Reserve the other half of the caramel mixture in a small bowl — you will use this later to spoon over the finished dessert. When the dessert is assembled and setting in the freezer, heat the kept caramel sauce in a small saucepan over low heat until it thickens and just coats the back of a spoon (about 10 minutes). You can then spoon it over the orange tians.

Whipped Cream:

heavy whipping cream 1 cup; 7 oz; 200 grams
3 tablespoons of hot water
1 tsp Gelatine
1 tablespoon of confectioner's sugar
orange marmalade (see recipe above) 1 tablespoon

In a small bowl, add the gelatine and hot water, stirring well until the gelatine dissolves. Let the gelatine cool to room temperature while you make the whipped cream. Combine the cream in a chilled mixing bowl. Whip the cream using a hand mixer on low speed until the cream starts to thicken for about one minute. Add the confectioner sugar. Increase the speed to medium-high. Whip the cream until the beaters leave visible (but not lasting) trails in the cream, then add the cooled gelatine slowly while beating continuously. Continue whipping until the cream is light and fluffy and forms soft peaks. Transfer the whipped cream to a bowl and fold in the orange marmalade.

Assembling the Dessert:

Line a small tray or baking sheet with parchment paper or a silicone sheet. Lay out 6 cookie cutters onto the parchment paper/silicone.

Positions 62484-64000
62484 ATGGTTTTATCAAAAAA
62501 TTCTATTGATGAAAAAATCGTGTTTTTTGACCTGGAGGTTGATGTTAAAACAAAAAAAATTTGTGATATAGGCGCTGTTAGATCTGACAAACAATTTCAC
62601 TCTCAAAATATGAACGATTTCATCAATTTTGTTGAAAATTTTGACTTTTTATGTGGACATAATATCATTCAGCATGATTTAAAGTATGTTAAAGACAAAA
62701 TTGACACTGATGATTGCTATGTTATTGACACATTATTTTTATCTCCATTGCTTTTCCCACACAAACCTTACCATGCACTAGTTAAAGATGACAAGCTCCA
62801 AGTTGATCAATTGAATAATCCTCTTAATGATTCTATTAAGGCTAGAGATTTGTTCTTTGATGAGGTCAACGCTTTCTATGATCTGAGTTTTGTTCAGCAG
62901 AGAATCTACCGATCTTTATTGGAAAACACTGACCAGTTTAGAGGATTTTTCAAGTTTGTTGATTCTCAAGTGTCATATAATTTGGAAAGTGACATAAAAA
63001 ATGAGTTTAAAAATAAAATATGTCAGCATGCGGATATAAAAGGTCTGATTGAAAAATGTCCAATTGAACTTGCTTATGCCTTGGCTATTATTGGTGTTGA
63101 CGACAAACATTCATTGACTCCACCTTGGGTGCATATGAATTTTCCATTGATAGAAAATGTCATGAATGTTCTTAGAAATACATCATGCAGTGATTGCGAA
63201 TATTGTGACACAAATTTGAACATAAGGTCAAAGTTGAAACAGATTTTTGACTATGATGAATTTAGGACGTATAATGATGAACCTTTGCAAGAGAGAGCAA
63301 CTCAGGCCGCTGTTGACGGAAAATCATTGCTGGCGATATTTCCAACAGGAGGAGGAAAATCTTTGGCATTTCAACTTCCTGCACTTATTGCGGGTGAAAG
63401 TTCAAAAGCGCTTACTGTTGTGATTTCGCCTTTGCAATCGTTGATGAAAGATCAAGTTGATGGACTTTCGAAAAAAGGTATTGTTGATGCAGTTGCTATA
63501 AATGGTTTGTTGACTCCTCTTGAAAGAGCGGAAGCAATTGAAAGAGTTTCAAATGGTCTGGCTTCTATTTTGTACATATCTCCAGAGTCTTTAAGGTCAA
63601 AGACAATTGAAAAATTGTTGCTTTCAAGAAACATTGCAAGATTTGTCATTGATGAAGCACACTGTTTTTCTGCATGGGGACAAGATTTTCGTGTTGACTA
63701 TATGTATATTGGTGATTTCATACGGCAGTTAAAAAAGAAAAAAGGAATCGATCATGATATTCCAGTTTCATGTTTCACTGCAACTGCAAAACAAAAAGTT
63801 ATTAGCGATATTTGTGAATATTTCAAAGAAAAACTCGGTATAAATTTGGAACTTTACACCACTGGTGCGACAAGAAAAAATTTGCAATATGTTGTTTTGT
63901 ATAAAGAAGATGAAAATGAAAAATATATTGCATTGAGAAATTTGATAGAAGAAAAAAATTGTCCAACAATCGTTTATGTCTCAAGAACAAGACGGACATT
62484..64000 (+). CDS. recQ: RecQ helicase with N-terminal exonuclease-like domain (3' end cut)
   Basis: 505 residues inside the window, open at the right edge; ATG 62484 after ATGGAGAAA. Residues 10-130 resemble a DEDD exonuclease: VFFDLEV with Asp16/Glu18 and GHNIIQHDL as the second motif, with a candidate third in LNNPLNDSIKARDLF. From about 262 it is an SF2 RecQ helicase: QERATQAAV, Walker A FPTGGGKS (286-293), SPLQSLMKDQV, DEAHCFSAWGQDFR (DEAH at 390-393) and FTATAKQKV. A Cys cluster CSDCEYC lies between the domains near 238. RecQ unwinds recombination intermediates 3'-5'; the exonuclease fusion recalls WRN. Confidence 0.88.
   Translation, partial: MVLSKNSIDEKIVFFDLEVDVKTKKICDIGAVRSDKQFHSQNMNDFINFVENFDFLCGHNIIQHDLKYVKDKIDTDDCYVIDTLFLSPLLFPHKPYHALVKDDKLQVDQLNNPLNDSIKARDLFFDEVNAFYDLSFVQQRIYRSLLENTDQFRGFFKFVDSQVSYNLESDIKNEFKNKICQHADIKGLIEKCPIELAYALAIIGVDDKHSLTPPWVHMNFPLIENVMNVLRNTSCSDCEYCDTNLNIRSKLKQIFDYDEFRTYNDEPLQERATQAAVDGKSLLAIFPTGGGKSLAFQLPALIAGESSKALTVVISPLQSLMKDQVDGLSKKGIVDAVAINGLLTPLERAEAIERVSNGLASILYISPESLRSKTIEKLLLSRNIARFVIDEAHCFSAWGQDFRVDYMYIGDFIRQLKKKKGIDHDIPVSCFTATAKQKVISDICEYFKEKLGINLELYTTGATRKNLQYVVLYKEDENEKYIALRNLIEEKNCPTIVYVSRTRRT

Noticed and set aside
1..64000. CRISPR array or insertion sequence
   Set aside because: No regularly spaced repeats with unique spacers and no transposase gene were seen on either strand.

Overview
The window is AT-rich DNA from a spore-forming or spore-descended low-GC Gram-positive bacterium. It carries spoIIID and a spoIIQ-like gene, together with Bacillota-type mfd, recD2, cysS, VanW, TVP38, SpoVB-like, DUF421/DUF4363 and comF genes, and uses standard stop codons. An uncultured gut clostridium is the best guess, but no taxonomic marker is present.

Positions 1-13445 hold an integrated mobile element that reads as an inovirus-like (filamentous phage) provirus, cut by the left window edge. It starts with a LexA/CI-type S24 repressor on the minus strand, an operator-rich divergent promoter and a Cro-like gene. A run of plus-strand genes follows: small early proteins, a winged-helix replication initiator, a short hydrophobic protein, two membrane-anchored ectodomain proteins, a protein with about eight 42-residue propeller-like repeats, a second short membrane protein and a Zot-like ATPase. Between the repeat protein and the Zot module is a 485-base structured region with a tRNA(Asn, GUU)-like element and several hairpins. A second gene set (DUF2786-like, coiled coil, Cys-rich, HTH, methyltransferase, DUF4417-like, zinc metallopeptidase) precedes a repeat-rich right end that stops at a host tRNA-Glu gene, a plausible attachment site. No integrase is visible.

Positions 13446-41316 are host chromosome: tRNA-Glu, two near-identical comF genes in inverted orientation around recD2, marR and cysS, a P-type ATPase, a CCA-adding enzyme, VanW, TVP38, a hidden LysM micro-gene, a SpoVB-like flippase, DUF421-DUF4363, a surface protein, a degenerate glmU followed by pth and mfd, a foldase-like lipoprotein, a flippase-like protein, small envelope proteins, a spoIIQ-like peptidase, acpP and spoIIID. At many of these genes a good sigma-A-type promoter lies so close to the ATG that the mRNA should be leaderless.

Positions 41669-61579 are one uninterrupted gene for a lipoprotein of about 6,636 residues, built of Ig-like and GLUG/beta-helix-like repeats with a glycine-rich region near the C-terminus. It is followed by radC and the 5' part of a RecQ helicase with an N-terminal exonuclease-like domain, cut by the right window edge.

Drain the orange segments on a kitchen towel.

Arrange the orange segments at the bottom of each cookie cutter. Make sure the segments all touch either and that there are no gaps. Make sure they fit snuggly and look pretty as they will end up being the top of the dessert. Arrange them as you would sliced apples when making an apple tart.

Once you have neatly arranged one layer of orange segments at the bottom of each cookie cutter, add a couple spoonfuls of whipped cream and gently spread it so that it fills the cookie cutter in an even layer. Leave about 1/4 inch at the top so there is room for dough circle.

Using a butter knife or small spoon, spread a small even layer of orange marmalade on each circle of dough.

Carefully place a circle of dough over each ring (the side of dough covered in marmalade should be the side touching the whipping cream). Gently press on the circle of dough to make sure the dessert is compact.

Place the desserts to set in the freezer to set for 10 minutes.

Using a small knife, gently go around the edges of the cookie cutter to make sure the dessert will be easy to unmold. Gently place your serving plate on top of a dessert (on top of the circle of dough) and turn the plate over. Gently remove the cookie cutter, add a spoonful of caramel sauce and serve immediately.


  1. Oh my, I've never heard of such bad luck with chocolate cake! Your luck obviously has changed with this one. And love your Mum's idea - anything can be fixed with some cream... and a flake of course.

  2. Fantatsic job! It looks like it could be served up at a restaurant! And yes Jamie, Deeba and Y did fantastic jobs!